At last night’s Board of Trustees meeting, NYPL revealed a master plan by the two firms for the lion-flanked Stephen A. Schwarzman Building on Fifth Avenue and 42nd Street.
Under the $317 million plan, there will be 20 percent more public space in the building, much of it derived from repurposed staff and back-of-house space. Among the changes, storage and former staff rooms will be converted into research, exhibition, and education rooms, including a new Center for Research and Learning, a space for high school and college students to learn how to use the research library. Outside, an entrance on 40th Street and new elevators will welcome visiting groups, while new elevators near 40th Street will replace back-of-house rooms. A cafe will replace a map storage area that is now closed to the public.
“We have developed a master plan that inherently adheres to the logic of a Beaux-Arts building,” said Mecanoo Founding Partner Francine Houben, in prepared remarks. “Our changes are both subtle and clever—to direct the flow for different user groups, for example, or to improve the quality and function of currently underused spaces.”
The building will be adapted around its historic interiors, including the landmarked Rose Main Reading Room and Bill Blass Public Catalog Room, as well as Astor Hall, and the Maps, Periodicals, and Genealogy reading rooms, which are un-landmarked.
In some corners of the city, the re-location of the seven floors of stacks is the most controversial aspect of the plan. The master plan doesn’t include a definitive plan for the 175,000-square-feet subterranean rooms, but Mecanoo and Beyer Blinder Belle will conduct a study to explore possibilities for the space, with public input. The NYPL says the stacks, which are filled with circulating books while the Mid-Manhattan Library is being renovated, don’t meet present-day standards for housing delicate research material.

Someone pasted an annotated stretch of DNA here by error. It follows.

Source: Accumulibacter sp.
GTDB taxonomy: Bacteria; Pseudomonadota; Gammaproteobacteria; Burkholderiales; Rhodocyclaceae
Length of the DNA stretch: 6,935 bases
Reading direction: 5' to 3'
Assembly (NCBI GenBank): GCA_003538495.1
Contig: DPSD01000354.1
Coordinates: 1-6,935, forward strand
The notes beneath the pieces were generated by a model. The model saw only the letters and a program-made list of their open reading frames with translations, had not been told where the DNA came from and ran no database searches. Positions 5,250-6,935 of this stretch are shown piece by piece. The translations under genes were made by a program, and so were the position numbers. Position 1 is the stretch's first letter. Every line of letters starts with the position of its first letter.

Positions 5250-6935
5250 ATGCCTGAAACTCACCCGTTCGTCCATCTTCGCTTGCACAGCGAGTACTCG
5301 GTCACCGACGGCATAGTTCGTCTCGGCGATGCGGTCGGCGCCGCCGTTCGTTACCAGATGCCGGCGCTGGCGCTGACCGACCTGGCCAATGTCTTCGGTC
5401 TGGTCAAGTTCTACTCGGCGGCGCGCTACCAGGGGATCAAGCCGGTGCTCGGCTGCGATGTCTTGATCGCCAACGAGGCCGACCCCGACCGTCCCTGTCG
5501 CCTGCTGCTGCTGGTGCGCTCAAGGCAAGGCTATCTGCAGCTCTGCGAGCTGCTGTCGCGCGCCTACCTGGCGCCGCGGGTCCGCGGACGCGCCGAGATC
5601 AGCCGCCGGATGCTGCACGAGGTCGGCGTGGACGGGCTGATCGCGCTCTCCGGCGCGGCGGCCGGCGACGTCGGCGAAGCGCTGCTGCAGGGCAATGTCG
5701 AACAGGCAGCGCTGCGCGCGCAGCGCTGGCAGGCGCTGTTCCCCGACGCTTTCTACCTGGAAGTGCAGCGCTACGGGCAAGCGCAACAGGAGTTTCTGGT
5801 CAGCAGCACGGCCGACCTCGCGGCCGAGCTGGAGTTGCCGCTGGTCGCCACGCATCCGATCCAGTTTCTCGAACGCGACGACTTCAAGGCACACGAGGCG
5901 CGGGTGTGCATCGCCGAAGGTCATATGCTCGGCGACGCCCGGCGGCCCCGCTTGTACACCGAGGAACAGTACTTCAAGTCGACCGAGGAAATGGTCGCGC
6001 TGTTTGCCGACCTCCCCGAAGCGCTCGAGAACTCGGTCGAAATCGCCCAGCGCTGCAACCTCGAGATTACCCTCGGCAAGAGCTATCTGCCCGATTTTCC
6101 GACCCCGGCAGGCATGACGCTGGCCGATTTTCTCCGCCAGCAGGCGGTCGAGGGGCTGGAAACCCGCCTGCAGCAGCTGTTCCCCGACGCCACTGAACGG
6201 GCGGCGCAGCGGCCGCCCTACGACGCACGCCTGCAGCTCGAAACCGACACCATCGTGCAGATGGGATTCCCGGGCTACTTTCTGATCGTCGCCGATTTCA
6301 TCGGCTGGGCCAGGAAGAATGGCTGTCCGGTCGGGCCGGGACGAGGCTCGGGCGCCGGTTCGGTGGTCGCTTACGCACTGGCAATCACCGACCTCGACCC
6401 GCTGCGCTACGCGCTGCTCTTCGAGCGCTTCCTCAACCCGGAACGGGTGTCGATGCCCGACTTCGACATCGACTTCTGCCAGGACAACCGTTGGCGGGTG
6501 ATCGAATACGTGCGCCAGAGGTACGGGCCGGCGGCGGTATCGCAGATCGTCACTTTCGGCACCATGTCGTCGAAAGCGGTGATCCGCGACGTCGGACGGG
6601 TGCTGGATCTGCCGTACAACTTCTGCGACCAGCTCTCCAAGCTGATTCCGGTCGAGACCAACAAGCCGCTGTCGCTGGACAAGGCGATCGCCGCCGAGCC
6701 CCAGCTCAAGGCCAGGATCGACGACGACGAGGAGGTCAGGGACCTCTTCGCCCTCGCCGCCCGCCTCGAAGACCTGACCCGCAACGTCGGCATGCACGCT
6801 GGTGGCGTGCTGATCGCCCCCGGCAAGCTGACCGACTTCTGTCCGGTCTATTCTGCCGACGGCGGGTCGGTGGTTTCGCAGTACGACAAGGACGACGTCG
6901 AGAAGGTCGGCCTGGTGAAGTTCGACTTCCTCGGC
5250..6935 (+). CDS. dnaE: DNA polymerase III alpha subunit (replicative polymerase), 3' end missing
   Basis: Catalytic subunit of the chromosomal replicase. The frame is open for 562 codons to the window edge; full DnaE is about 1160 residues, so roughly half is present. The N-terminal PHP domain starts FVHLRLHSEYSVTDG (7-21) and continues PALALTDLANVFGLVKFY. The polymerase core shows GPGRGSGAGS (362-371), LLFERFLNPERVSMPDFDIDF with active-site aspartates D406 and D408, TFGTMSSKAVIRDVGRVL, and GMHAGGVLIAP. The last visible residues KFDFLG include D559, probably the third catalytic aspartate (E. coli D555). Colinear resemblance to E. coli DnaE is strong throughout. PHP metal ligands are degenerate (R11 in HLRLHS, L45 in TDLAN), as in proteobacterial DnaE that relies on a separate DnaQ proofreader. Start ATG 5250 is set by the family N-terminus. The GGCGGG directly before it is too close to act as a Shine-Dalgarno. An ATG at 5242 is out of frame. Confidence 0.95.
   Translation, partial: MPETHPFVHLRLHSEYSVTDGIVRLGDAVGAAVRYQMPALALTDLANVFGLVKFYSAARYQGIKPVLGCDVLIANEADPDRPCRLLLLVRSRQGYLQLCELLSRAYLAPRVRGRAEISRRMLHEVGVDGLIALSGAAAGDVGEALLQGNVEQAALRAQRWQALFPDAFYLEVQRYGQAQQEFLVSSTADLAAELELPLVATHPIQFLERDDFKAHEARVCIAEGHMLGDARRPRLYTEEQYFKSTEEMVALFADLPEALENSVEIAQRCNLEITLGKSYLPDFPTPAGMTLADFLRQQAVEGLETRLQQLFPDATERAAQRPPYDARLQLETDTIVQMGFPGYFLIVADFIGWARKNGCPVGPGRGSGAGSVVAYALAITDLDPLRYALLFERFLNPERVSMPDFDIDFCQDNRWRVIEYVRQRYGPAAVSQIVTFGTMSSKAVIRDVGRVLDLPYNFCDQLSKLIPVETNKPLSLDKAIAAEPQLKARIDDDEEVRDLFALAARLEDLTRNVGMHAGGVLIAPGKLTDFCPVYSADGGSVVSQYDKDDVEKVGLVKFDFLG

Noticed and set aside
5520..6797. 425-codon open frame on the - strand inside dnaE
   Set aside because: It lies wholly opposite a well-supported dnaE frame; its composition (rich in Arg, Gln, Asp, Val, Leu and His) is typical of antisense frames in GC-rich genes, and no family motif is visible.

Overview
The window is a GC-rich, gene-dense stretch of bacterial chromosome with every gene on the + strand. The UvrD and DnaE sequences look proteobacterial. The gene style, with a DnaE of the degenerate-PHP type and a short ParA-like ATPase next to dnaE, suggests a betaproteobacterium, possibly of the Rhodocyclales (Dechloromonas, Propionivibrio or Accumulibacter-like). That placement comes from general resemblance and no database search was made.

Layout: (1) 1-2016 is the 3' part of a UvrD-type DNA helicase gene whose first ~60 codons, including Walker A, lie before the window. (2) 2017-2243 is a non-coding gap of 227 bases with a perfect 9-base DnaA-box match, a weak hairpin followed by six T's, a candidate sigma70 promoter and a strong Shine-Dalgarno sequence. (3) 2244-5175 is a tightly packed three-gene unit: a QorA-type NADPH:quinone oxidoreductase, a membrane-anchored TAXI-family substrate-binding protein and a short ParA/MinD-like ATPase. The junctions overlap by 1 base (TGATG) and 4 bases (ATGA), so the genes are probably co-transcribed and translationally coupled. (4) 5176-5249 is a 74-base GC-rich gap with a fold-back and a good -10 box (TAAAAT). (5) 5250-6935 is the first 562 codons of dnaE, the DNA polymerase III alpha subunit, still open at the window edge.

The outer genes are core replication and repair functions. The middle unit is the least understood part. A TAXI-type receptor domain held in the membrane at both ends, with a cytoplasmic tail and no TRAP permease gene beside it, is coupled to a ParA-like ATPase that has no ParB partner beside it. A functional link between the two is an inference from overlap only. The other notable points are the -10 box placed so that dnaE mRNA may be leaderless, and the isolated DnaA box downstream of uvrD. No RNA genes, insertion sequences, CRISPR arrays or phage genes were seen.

“The stacks should be used for their original purpose, which is to hold books,” said Charles Warren, president of advocacy group Committee to Save the New York Public Library. Warren, who attended last night’s trustees meeting, said the stacks are crucial to library researchers. Fragile research materials are held in climate- and light-controlled storage under Bryant Park, and books in the stacks can make it to the Reading Room in less than 30 minutes, while books off-site take at least one business day to reach the library. A library spokesperson confirmed that the timing won’t change post renovation.
“I’m a little troubled [the NYPL] has thrown the door back open to other crazy, expensive options to re-use the stacks,” he said. “The plans are unacceptably vague, but at least they’re exploring the question with an open mind.”
The public will get to hear about the master plan next week, on November 20 at 5 p.m. in the Schwarzman Building’s Celeste Auditorium. Instead of stamp-ready plans, the plan is a roadmap for the design, which is still in development.
Back in 2015, the NYPL Board of Trustees unanimously selected Dutch firm Mecanoo and New York’s Beyer Blinder Belle to renovate the Schwarzman Building as well as the Mid-Manhattan Library across Fifth Avenue. Work has already begun on the latter building, which will reopen as the Stavros Niarchos Foundation Library in early 2020, while renovations to the Schwarzman Building will wrap in 2021.
This story has been updated with clarifying information about the stacks.